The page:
Business conditions for trucking fleets were knocked down a few pegs in January from their historic highs by rising diesel prices, but the sector could face even greater challenges in the future as the Russian invasion of Ukraine drags on, a transportation analyst firm said today.
Trucking companies offset the effects of greater fuel costs by charging higher freight rates, but they faced a second challenge when freight volumes faltered in January, becoming a significantly weaker positive factor than they had been in December, Bloomington, Indiana-based FTR said.
As a bottom line, FTR’s Trucking Conditions Index (TCI) remains positive, but the downside risks have increased greatly, and experts now expect a record surge in fuel costs to hit trucking conditions in the near term in the wake of Russia’s military aggression.
“The war in Ukraine has introduced a high level of uncertainty into the dynamics of truck freight,” Avery Vise, FTR’s vice president of trucking, said in a release. “Sharply higher fuel costs for carriers are a given, but we do not yet know whether sharply higher gasoline prices on top of strong pre-existing consumer inflation and big swings in the stock market will lead to a drop in consumer spending.”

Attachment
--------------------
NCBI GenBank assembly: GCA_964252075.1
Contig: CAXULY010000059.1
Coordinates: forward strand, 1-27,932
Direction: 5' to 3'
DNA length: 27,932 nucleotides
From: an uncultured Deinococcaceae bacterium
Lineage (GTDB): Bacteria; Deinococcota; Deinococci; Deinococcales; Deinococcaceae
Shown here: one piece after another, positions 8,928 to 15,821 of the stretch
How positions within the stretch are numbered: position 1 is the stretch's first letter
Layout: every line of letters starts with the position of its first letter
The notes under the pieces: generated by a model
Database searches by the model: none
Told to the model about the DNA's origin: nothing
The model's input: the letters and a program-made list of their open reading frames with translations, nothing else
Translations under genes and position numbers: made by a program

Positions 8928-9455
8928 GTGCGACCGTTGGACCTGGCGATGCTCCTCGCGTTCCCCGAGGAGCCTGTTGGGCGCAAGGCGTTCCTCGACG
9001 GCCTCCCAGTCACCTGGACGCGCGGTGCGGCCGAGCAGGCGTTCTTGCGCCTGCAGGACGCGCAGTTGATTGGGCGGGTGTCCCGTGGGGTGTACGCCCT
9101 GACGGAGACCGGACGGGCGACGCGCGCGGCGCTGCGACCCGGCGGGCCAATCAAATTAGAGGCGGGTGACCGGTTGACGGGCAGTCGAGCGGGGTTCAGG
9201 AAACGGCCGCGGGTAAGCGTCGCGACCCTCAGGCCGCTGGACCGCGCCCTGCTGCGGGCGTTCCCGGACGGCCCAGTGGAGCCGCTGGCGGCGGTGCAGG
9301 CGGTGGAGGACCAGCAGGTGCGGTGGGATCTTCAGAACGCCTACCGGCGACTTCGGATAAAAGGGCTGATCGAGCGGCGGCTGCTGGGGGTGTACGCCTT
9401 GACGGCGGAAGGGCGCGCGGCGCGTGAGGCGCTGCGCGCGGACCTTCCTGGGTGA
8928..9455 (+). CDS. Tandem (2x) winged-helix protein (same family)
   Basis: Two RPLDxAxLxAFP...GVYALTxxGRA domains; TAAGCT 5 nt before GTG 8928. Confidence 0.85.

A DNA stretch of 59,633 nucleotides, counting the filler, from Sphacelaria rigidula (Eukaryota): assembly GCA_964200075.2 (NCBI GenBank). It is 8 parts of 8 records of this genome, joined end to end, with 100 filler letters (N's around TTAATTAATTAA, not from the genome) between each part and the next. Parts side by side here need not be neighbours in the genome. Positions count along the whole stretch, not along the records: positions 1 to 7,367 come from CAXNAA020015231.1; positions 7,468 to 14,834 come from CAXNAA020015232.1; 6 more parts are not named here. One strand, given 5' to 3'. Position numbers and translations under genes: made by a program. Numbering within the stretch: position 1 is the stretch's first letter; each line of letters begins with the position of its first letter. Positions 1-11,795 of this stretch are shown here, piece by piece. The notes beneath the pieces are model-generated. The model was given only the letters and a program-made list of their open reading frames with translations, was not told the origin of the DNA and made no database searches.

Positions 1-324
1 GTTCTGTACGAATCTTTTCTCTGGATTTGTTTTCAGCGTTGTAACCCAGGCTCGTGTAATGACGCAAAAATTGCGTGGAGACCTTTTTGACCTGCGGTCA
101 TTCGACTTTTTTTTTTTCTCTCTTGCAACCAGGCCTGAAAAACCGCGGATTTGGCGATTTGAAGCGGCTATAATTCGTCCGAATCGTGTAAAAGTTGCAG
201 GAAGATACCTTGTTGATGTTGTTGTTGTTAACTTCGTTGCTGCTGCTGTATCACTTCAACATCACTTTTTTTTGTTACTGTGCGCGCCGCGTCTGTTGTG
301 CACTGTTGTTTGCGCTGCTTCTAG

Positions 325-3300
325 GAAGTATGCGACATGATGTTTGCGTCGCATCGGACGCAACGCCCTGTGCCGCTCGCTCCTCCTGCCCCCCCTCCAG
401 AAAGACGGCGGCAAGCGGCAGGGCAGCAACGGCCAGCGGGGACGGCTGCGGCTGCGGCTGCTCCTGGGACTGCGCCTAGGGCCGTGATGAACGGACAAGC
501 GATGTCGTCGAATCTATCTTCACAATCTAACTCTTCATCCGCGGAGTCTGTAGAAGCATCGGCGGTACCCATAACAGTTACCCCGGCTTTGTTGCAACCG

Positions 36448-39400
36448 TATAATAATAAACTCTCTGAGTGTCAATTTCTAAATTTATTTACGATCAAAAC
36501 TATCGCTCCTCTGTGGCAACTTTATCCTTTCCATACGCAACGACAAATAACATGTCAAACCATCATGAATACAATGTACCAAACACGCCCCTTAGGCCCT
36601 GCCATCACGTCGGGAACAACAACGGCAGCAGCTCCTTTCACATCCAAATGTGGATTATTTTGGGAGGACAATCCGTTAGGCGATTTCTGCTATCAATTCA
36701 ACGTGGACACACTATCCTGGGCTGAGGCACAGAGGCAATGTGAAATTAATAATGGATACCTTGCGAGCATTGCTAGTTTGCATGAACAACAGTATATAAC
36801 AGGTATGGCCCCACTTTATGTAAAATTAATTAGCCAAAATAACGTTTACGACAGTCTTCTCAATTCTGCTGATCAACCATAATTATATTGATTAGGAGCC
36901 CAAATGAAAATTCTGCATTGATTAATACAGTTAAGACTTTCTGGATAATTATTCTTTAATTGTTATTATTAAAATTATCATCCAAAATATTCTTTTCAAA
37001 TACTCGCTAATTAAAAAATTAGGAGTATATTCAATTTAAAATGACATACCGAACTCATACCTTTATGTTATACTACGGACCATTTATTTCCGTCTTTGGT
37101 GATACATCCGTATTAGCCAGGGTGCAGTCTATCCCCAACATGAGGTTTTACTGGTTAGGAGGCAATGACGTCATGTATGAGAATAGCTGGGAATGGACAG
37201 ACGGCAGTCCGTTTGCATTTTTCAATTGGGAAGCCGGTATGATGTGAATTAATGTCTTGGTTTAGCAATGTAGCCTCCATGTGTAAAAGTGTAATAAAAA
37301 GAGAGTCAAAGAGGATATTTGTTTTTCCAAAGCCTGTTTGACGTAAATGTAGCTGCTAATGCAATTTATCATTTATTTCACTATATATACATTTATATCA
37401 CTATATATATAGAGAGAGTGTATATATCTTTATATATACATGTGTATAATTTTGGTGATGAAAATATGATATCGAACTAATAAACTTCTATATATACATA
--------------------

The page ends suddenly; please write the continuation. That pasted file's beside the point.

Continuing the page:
According to Vise, the unprecedented surge in diesel prices will likely cause many small trucking firms to go out of business, raising the question of whether those drivers will stay in the industry.
“Many will fail, but whether that outcome strengthens or weakens today’s rate leverage for carriers depends greatly on whether failing carriers’ drivers quit the industry or return to driving positions for larger carriers,” Vise said. “We generally would presume the latter, which could relieve some rate pressure, but the labor market has changed too much during the pandemic to make that a sure bet.”
By the numbers, FTR’s index for January fell to 11.46 from its December heights of 14.45. The index tracks changes in five conditions in the U.S. truck market: freight volumes, freight rates, fleet capacity, fuel price, and financing. Combined into a single score, the number represents good, optimistic conditions when positive and bad, pessimistic conditions when negative.